For all you mentioning the circles (or lack of circles, as the case may be), that's because on the LAT website we got starred clues instead. I've noticed on prior occasions that the circles present in the print version don't show up on the compy, but often they're not clued any different way to give us a hint. Can't wait to be back in LA to fill out my dailies with a pencil and have my circles back!

choirwriter said...

@soozy: My local paper carries the LAT puzzle, and we didn't get circles either, just stars, which was fine with me.

Before I got the theme, I filled in "influence", as in "under the influence", for 38A ("You may be picked up if you're under it" - like a DUI, get it?). Then I realized that Hitchcock never directed a film titled "Influence", so I had to start over. Doh.

@pg: I sure do look forward to your commentaries - they make solving the puzzle even more fun, because I like to predict what you will have to say about various clues/answers. Thanks for your dedication!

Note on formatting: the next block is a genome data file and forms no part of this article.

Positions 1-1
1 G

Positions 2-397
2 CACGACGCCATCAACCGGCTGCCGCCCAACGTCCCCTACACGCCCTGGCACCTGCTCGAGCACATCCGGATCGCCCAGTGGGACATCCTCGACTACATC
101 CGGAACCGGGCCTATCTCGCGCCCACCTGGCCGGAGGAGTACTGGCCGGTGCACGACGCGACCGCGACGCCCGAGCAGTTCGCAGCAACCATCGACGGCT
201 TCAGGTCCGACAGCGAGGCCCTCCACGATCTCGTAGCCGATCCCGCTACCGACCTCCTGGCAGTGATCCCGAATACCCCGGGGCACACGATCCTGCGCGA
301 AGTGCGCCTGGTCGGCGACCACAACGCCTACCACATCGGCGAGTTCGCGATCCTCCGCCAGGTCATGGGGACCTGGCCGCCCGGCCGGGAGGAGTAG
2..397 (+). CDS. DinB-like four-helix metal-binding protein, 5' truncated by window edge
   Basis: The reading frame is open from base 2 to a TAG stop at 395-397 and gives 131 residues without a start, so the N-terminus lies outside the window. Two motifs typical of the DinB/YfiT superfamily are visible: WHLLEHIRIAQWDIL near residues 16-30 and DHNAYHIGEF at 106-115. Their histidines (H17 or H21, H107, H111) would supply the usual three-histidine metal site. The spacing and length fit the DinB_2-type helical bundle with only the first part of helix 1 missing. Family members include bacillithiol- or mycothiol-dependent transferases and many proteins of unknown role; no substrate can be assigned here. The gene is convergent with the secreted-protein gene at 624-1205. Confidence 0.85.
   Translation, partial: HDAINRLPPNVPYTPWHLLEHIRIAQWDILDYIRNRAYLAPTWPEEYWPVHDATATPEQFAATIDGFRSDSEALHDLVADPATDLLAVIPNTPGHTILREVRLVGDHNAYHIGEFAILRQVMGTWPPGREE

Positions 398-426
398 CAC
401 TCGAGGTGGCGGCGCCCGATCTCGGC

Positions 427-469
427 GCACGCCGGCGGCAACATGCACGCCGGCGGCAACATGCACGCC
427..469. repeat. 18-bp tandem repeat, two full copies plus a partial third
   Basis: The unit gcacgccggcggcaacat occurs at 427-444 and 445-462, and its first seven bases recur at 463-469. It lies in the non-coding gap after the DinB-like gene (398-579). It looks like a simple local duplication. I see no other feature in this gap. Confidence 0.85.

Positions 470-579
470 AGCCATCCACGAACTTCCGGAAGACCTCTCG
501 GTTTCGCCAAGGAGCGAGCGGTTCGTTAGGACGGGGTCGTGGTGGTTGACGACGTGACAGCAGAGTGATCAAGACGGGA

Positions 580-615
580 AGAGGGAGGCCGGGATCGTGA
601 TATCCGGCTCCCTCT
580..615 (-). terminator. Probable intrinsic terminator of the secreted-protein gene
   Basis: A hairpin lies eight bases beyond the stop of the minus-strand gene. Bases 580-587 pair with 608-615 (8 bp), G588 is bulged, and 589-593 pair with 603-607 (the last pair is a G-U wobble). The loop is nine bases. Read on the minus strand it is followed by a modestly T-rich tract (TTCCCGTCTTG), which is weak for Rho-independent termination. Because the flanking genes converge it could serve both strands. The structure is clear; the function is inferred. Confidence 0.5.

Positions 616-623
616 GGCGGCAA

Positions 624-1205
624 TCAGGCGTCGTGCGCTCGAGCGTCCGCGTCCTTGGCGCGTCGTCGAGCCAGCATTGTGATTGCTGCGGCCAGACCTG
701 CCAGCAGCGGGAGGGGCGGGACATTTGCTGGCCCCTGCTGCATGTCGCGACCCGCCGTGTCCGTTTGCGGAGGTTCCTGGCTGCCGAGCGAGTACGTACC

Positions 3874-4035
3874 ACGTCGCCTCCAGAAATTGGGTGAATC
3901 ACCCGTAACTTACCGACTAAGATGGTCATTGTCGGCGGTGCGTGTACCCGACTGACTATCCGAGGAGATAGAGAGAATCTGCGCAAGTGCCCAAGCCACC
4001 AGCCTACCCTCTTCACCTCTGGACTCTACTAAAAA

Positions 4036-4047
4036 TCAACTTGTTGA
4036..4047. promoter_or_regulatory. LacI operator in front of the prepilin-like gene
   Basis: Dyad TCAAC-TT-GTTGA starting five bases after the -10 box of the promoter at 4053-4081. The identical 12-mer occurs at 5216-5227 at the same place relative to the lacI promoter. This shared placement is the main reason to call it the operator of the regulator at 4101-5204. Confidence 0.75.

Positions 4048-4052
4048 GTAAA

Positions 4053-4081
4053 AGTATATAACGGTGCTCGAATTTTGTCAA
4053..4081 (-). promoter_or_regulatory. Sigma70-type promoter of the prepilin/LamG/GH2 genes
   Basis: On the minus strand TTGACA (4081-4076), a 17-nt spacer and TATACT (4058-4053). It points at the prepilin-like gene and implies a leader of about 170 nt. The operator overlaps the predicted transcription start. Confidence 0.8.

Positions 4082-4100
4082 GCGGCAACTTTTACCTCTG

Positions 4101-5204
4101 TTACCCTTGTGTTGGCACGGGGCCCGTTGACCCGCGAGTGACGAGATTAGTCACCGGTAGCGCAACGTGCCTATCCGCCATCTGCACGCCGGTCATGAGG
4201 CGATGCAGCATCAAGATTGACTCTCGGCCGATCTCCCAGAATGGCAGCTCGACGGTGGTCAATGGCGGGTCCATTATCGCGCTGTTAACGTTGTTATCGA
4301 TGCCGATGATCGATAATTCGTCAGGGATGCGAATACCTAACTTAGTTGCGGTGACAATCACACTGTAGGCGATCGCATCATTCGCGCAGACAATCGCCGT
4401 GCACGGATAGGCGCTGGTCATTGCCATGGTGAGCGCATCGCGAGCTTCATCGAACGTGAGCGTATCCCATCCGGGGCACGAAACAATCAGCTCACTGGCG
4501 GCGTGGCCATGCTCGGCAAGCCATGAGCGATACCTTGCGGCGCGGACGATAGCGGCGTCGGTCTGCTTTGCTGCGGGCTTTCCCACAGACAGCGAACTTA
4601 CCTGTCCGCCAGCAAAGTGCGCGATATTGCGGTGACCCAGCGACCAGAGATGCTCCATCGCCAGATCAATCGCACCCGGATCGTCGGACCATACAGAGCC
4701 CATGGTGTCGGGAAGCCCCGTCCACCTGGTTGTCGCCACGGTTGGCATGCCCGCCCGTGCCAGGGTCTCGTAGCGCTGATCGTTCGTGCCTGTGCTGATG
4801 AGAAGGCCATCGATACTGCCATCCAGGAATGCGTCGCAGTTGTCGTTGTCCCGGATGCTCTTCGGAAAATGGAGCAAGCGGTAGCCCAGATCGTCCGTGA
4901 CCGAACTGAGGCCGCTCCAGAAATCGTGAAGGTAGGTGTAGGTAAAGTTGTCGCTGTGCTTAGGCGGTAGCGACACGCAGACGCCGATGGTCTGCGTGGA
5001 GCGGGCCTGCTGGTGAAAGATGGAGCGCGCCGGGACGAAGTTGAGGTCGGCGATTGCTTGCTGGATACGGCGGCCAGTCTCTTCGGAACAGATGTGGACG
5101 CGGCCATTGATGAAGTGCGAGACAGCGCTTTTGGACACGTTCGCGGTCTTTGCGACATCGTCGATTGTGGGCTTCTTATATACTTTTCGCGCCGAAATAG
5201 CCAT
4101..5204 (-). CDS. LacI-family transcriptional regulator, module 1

choirwriter said...

PS - I thought today's puzzle was MUCH easier than yesterday's -- They must have put them in the wrong order. :)

Greene said...

I loved this puzzle. Wonderful tribute to one of the great directors. I recently caught The 39 Steps during a Hitch festival on TCM and remember thinking it was a bit "over the top" and maudlin for a Hitchcock film. Quite unexpectedly, I caught the same title, shamelessly lampooned, on Broadway by a cast of 4 actors playing about 40 different parts and cramming in as many Hitch references as possible. It was just about the funniest thing I've seen in years and it made me think how ripe that old film was for spoof.

@Rex: I agree with you 100% about the greatness of Psycho, a film that is vastly underrated, but is a masterpiece in style and suspense. The score by Bernard Hermann is equally magnificent and extremely evocative. The overture always gives me chills.